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Corey Seager rises in All-Star vote as deadline nears

Milwaukee Brewers vs Los Angeles Dodgers
SS 6-22By Jon Weisman

Corey Seager continues to move higher in the National League All-Star team voting, but with barely a week remaining in the balloting, he still has a monster mountain to climb.

Seager passed San Francisco’s Brandon Crawford to move up from fourth place to third among NL shortstops, but the 22-year-old Dodger has less than half of Addison Russell’s vote total, even though Seager’s NL-leading WAR is more than twice as much as Russell’s.

Fan voting ends at 8:59 p.m. June 30 at dodgers.com/vote.

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Seager cracks top five in All-Star Game vote at SS

Los Angeles Dodgers vs San Francisco Giants

SSBy Jon Weisman

Corey Seager’s five-homer weekend against Atlanta gave him enough of a voting boost to move into the top five at shortstop for the National League All-Star team.

Seager continues to lead NL shortstops in wins above replacement and has taken over the lead in weighted runs created. He trails Colorado’s Trevor Story by two in home runs and .003 in weighted on-base average.

As was the case a week ago and the week before that, Adrian González appears in the top five in the balloting for first base. (Pitchers aren’t part of the fan vote). The current NL voting for the remaining positions:

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Corey Seager needs All-Star voting boost

Corey Seager has been on base a ton lately, but he's still underneath Colorado's Trevor Story in the NL All-Star shortstop balloting.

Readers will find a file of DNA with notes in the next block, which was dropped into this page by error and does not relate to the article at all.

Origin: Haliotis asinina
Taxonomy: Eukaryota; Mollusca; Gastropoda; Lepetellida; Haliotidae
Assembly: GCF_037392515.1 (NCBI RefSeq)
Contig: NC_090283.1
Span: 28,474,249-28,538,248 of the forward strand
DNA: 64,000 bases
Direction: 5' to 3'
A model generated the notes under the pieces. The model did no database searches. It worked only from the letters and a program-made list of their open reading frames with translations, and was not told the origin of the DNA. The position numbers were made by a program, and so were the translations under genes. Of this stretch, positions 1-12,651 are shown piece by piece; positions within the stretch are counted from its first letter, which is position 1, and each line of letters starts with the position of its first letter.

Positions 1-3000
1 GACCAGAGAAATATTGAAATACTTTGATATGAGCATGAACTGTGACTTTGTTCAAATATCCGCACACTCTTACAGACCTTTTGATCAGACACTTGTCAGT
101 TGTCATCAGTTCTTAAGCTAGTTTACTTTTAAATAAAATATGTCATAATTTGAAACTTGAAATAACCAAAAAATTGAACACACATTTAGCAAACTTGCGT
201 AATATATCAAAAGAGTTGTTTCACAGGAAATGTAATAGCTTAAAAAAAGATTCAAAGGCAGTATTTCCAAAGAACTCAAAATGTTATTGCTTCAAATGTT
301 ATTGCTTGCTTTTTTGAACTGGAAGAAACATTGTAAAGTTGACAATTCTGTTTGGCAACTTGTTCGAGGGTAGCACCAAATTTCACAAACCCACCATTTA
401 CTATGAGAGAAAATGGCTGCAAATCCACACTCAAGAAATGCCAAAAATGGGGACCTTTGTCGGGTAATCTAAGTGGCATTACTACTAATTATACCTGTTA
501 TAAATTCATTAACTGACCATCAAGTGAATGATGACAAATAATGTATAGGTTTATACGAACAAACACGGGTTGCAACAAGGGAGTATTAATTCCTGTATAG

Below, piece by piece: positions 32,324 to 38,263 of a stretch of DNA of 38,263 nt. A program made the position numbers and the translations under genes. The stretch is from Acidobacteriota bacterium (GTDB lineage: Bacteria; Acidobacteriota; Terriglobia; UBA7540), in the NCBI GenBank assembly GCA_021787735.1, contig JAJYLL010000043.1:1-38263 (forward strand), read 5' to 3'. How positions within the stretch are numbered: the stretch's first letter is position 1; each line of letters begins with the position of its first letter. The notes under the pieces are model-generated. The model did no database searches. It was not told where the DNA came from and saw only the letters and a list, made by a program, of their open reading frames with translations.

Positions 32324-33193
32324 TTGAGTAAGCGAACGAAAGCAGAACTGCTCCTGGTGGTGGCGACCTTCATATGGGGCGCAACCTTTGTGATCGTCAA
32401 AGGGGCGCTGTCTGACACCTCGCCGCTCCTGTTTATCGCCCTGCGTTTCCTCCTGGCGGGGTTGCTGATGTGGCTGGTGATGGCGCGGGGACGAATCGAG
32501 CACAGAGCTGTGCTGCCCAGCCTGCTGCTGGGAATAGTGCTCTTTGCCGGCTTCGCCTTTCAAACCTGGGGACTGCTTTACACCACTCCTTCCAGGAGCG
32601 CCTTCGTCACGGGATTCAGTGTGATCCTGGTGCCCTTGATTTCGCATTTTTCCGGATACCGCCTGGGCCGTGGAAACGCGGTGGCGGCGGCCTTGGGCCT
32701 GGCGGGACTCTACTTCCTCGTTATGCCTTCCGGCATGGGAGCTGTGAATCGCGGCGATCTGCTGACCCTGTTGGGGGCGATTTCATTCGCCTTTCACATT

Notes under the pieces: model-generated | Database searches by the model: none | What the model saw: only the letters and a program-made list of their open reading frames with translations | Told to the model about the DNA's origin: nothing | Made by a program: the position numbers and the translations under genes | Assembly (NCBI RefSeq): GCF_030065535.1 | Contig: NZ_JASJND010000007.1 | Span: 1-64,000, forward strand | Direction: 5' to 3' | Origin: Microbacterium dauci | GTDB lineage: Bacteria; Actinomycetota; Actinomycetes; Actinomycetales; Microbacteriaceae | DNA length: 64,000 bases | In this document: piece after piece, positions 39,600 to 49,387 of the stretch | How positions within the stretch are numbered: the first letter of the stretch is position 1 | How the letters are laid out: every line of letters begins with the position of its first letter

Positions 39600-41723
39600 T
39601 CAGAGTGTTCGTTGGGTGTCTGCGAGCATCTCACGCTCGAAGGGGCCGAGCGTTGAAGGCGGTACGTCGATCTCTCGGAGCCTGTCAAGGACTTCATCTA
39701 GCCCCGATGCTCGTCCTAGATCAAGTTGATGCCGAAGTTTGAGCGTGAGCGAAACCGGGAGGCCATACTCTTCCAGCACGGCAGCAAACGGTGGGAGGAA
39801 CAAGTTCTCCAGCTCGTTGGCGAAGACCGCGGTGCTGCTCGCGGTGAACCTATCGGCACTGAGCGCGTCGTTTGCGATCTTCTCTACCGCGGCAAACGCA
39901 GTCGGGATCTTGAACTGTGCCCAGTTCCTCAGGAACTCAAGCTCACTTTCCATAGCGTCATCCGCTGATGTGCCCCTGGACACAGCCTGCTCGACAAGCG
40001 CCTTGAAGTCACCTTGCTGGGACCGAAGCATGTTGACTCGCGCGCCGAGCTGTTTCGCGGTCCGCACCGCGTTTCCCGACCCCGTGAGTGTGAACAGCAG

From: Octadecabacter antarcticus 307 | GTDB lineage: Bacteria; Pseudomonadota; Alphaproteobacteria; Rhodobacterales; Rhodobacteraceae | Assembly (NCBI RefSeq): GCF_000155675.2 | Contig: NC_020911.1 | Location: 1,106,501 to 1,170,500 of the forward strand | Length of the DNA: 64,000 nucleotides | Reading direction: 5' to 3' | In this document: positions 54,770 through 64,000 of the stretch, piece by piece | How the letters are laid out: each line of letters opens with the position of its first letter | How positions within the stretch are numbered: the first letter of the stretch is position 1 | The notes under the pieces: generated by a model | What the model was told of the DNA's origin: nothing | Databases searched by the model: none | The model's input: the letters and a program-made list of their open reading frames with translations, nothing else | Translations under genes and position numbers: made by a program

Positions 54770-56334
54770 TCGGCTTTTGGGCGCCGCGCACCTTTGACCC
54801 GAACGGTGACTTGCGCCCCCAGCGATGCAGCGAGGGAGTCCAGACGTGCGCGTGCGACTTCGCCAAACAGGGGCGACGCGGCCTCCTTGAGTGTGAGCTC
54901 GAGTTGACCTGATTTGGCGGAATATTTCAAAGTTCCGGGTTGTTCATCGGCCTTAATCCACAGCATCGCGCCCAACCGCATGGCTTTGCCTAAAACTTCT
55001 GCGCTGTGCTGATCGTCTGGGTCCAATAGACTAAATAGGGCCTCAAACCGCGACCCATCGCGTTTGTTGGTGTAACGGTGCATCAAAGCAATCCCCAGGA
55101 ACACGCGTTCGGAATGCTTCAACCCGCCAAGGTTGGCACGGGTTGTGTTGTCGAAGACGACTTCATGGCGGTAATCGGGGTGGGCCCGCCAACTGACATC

Corey Seager has been all over the bases lately, but he’s still underneath Colorado’s Trevor Story in the NL All-Star shortstop balloting.

SSBy Jon Weisman

Corey Seager’s memorable week hasn’t boosted him into contention for a starting spot on the National League team at this summer’s All-Star Game, but there’s still time. Fan voting continues through the end of June at dodgers.com/vote.

Corey Seager stands tall at shortstop, but he's still looking up at the top five in the NL All-Star balloting.

Seager stands tall at shortstop, but he’s still looking up at the top five in the NL All-Star balloting.

Thanks to his latest hot streak, the 22-year-old is hitting .284/.346/.526 with 12 doubles and 14 home runs, and has extended his lead over NL shortstops in wins above replacement. He is at 2.8, which is 0.5 higher than the next-closest shortstop, San Francisco’s Brandon Crawford, and more than double that of vote leaders Addison Russell of Chicago and Trevor Story of Colorado.

Seager also ranks No. 1 among NL shortstops in weighted on-base average and weighted runs created. He is third defensively, behind Crawford and Philadelphia’s Freddy Galvis.

Put a smile on Seager's face. #VoteCorey

Put a smile on Seager’s face — #VoteCorey.

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Adrian Gonzalez leads Dodgers in NL All-Star voting

Los Angeles Dodgers vs Chicago Cubs

All-Star 6-1 part 1By Jon Weisman

For a Dodger team that hasn’t dominated offensively in 2016, the initial National League All-Star voting update yields some unsurprising results.